Congratulations to Val Martin, who took on An Bord Pleanala in the High Court and won.
This amazing achievement is testimony to the fact that it is possible for a person, with no formal legal training, but with bucketloads of planning knowledge and guts, to take on the State apparatus in the High Court and win.
Here is the story in Val’s own words:
“In 2009, the predecessor to Raragh developments applied for planning permission for a wind farm at Kingscourt. Cavan 09/270, It supplied an Environment Impact Statement (EIS) (of sorts). Despite objection from 38 households the Local Council granted permission and it was appealed to ABP. They carried out a sort of EIA and granted planning permission. As the developer did not know details of the cables at the time, a specific condition was that the planning permission did not include the connecting cables.
In 2015, the developer applied to extend the period of operating time for the wind farm until 2020. He stated that an EIS has been provided with the first application and Cavan Co. granted the application stating that an EIA had been done in 2010. In May 2015, the developer applied for a declaration under Section 2 of the PDA to declare the 5.5 km of underground cables to the ESB sub-station in Kilnalun, Co. Meath to be development and exempted development. Cavan Co. Council referred it to ABP (No.RL . 02. 3369).
On the 3rd May, 2016, the Board stated that it was a “development” and “an exempted development”. This would have allowed the whole work to go ahead.
I took a judicial review No 2016/460/JR acting as a lay litigant (presenting the case myself). I claimed that the underground cabling was not a “development” but a “project” and accordingly it could never be classed as an exempted development. I cited the O’Grainne judgment and its ratio decidendi (binding part of the judgment) where the Judge said “In truth I have already concluded the wind farm and cabling are one project”. I cited a few European cases which proved that a project can be split into phases and that the 2nd or subsequent phases must be assessed under the EIA Directive. In other words, when deciding whether its environmental effects are acceptable, it must be assessed with the cumulative effects of the entire project, and not just the phase currently under consideration.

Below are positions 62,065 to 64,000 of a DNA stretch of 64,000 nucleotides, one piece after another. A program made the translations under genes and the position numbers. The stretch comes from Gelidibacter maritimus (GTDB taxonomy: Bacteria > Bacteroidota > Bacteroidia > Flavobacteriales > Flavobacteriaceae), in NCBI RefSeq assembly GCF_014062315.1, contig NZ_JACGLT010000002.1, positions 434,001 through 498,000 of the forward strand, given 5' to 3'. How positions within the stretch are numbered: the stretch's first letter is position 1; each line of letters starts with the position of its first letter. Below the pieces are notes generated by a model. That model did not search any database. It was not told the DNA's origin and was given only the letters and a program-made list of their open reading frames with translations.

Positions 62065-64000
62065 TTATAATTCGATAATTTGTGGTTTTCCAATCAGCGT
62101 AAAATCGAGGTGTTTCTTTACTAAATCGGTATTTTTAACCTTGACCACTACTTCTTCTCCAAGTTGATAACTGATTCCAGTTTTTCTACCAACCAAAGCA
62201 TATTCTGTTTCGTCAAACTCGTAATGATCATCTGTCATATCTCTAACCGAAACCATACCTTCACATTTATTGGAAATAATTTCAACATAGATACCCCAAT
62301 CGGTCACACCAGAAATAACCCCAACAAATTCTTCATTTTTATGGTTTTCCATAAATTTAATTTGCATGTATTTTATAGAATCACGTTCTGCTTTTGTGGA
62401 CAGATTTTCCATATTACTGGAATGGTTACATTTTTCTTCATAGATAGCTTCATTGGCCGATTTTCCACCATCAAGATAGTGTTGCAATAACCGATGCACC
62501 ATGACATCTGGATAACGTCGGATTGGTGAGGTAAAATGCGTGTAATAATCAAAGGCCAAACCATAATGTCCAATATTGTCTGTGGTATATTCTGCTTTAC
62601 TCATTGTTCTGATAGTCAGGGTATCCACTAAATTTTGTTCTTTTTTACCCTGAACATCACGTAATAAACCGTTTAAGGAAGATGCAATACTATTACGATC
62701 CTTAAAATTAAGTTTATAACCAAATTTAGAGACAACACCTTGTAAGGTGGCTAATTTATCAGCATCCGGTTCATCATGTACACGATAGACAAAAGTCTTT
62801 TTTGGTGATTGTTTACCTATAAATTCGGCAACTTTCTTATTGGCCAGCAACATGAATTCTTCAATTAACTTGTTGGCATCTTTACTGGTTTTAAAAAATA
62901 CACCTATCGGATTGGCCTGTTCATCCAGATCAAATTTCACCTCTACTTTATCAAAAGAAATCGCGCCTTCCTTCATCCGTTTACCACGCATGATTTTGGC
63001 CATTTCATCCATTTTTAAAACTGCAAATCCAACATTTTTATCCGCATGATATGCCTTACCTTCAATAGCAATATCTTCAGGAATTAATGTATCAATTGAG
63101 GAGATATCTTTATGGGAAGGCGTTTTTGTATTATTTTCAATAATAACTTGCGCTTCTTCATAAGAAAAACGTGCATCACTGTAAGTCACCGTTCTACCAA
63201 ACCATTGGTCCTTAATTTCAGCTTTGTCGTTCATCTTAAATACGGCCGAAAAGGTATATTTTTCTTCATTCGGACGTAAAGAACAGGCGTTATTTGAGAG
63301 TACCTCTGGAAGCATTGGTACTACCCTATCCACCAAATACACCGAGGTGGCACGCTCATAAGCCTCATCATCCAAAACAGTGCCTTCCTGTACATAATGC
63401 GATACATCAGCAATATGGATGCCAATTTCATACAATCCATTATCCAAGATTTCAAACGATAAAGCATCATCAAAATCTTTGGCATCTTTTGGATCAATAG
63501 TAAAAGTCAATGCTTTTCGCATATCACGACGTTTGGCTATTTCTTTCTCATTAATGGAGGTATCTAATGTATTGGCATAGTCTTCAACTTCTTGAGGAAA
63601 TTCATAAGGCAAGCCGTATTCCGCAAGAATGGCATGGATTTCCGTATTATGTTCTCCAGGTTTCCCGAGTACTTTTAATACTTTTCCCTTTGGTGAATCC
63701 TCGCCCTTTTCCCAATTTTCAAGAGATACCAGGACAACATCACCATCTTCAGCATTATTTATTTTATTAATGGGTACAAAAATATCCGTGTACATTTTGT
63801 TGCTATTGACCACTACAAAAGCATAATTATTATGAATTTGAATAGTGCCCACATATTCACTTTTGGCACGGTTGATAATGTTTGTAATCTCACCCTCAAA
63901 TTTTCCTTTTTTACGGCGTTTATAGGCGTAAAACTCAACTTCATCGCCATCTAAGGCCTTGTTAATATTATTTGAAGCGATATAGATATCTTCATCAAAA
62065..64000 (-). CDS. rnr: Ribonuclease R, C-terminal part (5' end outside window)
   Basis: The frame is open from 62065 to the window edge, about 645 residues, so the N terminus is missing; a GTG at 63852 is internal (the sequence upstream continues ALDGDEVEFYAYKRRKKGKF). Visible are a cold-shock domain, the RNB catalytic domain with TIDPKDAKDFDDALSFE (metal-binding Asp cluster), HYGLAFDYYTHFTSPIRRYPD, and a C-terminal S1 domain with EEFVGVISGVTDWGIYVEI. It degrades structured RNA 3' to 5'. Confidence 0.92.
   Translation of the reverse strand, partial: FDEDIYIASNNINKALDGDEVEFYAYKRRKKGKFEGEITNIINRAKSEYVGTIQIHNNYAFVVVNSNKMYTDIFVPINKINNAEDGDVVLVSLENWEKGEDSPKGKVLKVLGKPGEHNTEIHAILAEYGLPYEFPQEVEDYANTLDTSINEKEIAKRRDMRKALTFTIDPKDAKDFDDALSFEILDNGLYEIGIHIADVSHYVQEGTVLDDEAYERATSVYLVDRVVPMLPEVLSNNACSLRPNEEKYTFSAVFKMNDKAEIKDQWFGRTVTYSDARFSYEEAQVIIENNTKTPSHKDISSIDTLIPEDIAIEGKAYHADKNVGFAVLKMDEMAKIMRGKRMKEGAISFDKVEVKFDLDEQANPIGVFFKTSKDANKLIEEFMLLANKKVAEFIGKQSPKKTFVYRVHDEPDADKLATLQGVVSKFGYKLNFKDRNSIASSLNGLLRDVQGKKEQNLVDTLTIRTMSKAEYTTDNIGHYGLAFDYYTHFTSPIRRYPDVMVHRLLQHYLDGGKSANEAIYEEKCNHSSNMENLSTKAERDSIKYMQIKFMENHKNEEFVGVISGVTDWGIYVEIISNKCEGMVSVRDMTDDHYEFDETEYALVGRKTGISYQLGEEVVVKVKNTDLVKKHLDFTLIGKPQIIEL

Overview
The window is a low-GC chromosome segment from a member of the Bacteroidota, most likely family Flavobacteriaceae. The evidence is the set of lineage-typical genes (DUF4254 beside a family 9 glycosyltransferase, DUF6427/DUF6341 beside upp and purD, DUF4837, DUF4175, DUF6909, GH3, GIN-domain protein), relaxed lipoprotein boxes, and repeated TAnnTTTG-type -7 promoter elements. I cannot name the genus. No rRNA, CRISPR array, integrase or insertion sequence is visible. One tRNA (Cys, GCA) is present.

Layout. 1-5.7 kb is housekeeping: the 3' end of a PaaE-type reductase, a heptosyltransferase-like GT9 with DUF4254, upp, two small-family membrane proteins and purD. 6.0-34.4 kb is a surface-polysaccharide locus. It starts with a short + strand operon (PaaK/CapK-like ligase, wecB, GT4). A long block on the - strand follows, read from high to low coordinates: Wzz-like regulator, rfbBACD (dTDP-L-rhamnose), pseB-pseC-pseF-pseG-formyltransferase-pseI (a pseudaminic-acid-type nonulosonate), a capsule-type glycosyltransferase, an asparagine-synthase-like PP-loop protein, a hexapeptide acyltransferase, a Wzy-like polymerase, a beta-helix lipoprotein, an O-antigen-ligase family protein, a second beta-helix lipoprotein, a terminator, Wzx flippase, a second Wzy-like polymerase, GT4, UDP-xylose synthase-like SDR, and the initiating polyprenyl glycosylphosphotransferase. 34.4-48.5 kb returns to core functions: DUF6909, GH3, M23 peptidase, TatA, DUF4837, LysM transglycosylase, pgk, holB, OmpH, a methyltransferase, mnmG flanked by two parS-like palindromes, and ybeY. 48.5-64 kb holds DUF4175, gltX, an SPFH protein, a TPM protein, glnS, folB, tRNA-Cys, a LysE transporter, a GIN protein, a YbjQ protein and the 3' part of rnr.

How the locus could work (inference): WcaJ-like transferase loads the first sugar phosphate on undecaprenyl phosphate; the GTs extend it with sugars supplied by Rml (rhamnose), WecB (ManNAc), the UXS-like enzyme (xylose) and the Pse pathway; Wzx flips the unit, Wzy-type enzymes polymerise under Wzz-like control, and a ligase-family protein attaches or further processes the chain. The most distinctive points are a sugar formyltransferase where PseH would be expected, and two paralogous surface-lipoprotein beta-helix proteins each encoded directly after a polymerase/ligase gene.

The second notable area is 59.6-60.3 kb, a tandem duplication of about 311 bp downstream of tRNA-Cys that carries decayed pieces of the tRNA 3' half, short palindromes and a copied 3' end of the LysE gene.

The Board and the wind farm developer opposed me. They served me with a cart load of documents and I simply wrote in the legal submission that the High Court has no role to play in assessing planning applications, but must confine itself to the law alone. The Board Lawyers, Philip Lee and Co. caved in and the developer’s lawyers did too. The Barrister for the Board arrived in Court No 1 before Judge McGovern and said “this is the man who beat Board Pleanala” in a good humoured way. There was no need for the 2-day trail which had been allocated.
The Judge said he would quash the decision of the Board and award me costs.
Should anyone want copies my case and legal argument, just ask and I will send to you as hard copies. I acknowledge the help of Pat Swords, David Malone, Owen Martin, Francis Clauson, committee chairman Mike Muldoon, Dublin solicitor (and friend) George McGrath , campaigners all over the country and neighbours at Kingscourt for their encouragement.
Essentially the law is:
1) projects cannot be developments.
2) Projects can be split but all information known should be provided at each phase.
3) Projects cannot be processed under the PDA alone.
4) The PDA (part X) is the vehicle for processing an EIA.
5) One major cop, well spotted by David Malone and used by me is that Article 2(4) of the EIA Directive allows for exemption a project from an EIA in exceptional circumstances. If this is done government must inform the EU Commission and comply with a number of conditions which are very strict. I think this would cover situations like where there is some sudden and unforeseen important event where development would have to be done without submissions for the public. An international summit or the like. This is the only way a project can be exempted.
The developer’s lawyers indicated that they did not want to remit the application to the Board. I do not know if they will now apply for an EIA for the cables and planning permission, that is for another day.
Well done Val. Respect!